In our application, a path is a set of fixed positions and orientations. Being this path common to all leaves, and being the initial positions of leaves eventually different, it is compulsory to analyze the initial positions of leaves in order to make coherent the initial orientations of leaves in our model, that depend on the model of the tree, and the fixed initial orientation of our falling path. Note that the position is unimportant because we encode the initial position of the path as (0,0,0) displacement. As in most cases the orientations will not match, we have to find a simple and efficient way to make the orientation change softly. Therefore, a first adaptation movement is required.

Our shader receives, among other parameters, a parameter that indicates the moment t of the animation. Initially, when t is zero, we must take the first position of the texture as the information for leaf rendering. In order to make a soft adjustment between the initial position of the leaf and the one of the path, at the initial frames (that is, we have a y displacement smaller than a certain threshold) the shader makes an interpolation between the initial position of the leaf and the first position of the path (by rotating over the center of the leaf). As the leaf moves only slightly in Y direction for each frame, the effect is soft (see Figure 2 left). Rotations are implemented using quaternions.

The same case happens when the leaf arrives to the ground. If the ground was covered by grass, nothing would be noted, but for a planar ground, if leaves remain as in the last step of the path, some of them could not lie on the floor. Note that it is not guaranteed that each leaf will consume all the path because they start from different heights. To solve it, when the leaf is close to the ground, we perform the same strategy than for the initial moments of the falling path, that is, we interpolate the last position of the leaf before arriving to the ground with a resting position that aligns the normal with the normal of the ground. We can see the different positions a leaf takes when falling to the ground in Figure 2 (right).

Figure 2. Several superposed images of a support polygon of a leaf (marked in red) in their initial adaptation to the path (left) and the final correction to make it parallel to the ground (right).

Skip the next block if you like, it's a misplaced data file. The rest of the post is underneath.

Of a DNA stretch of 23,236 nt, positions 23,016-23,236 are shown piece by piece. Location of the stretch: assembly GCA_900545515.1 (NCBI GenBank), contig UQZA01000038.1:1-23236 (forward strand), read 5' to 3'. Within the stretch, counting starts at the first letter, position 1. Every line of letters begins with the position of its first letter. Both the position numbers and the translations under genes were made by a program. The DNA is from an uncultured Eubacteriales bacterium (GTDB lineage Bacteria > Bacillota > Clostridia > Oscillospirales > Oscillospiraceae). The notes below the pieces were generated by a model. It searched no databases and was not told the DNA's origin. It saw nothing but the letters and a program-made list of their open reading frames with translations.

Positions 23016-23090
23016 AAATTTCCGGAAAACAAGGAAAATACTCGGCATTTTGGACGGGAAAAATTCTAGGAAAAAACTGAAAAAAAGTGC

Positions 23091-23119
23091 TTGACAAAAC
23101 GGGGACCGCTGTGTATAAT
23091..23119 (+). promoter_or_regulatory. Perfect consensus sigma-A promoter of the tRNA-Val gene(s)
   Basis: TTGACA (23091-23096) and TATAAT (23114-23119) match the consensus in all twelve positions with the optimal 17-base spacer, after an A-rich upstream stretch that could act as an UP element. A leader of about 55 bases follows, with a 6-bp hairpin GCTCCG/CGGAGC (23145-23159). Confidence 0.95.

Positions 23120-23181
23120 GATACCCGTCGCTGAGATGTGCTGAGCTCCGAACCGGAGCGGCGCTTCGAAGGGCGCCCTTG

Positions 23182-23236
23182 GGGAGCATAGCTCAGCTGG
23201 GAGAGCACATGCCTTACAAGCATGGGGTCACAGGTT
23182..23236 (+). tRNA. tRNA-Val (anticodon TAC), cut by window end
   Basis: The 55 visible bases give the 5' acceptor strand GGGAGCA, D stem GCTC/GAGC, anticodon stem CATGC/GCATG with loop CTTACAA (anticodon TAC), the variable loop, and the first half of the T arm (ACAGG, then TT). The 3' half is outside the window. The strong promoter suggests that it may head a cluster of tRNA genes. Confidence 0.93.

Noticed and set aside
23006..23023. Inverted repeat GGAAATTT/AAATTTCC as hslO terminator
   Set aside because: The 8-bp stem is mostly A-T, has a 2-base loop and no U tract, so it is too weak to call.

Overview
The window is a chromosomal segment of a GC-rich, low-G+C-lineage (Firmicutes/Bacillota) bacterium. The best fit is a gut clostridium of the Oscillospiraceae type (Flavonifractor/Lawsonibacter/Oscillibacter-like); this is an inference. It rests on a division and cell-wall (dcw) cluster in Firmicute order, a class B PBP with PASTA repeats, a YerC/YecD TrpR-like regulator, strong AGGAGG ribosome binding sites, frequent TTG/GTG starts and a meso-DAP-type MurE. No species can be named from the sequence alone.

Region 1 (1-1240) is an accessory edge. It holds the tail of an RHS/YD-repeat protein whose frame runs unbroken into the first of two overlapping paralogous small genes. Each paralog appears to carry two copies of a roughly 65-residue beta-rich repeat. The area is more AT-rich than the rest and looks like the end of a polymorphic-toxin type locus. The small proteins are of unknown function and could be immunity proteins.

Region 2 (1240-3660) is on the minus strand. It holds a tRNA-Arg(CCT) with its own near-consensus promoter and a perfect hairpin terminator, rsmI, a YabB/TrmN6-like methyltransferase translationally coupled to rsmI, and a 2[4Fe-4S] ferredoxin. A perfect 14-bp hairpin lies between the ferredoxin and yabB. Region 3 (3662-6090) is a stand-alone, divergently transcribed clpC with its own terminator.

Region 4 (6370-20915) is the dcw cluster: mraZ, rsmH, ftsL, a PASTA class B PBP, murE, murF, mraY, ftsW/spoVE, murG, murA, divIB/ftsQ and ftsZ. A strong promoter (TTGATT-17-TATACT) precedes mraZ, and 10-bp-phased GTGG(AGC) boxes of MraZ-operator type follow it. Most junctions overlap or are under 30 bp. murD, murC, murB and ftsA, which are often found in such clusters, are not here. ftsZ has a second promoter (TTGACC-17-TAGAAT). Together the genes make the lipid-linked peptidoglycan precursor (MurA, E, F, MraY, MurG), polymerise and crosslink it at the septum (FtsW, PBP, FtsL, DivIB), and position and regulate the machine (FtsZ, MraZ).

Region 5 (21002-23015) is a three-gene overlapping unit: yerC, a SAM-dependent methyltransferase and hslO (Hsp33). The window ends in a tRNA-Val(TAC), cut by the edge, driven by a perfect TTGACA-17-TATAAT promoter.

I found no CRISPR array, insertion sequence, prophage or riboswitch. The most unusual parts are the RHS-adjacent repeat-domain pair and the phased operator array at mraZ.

Several superposed images of a support polygon of a leaf (marked in red) in their initial adaptation to the path (left) and the final correction to make it parallel to the ground (right). Several superposed images of a support polygon of a leaf (marked in red) in their initial adaptation to the path (left) and the final correction to make it parallel to the ground (right).

4.  Path modification

Up to now we have only presented the construction and rendering of a single path. However, if we want our forest to look realistic, each leaf should fall in a different manner. A simple path of 200 positions requires 1.2 Kb for the positions and orientations. If we want to render up to ten thousand leaves, each one with a different path, the storage requirements grow up to 12 Mb. For larger paths (such as for taller trees), the size of textures would grow. Therefore, what we do is to use a single path that will be dynamically modified for each leaf to simulate plausible variations per leaf. This is implemented by adding two improvements to our rendering tool: path variation and path reuse.

4.1.  Different falling trajectories

As our objective is to reduce texture memory consumption and rendering cost, we will use the same texture path for each leaf. This makes the memory cost independent on the number of leaves that fall. However, if we do not apply any transformation, although not all leaves start falling at the same time, it will be easy to see patterns when lots of leaves are on their way down. Updating the texture for each falling leaf is not an option because it would penalize efficiency. Consequently, the per leaf changes that we apply must be done at shader level.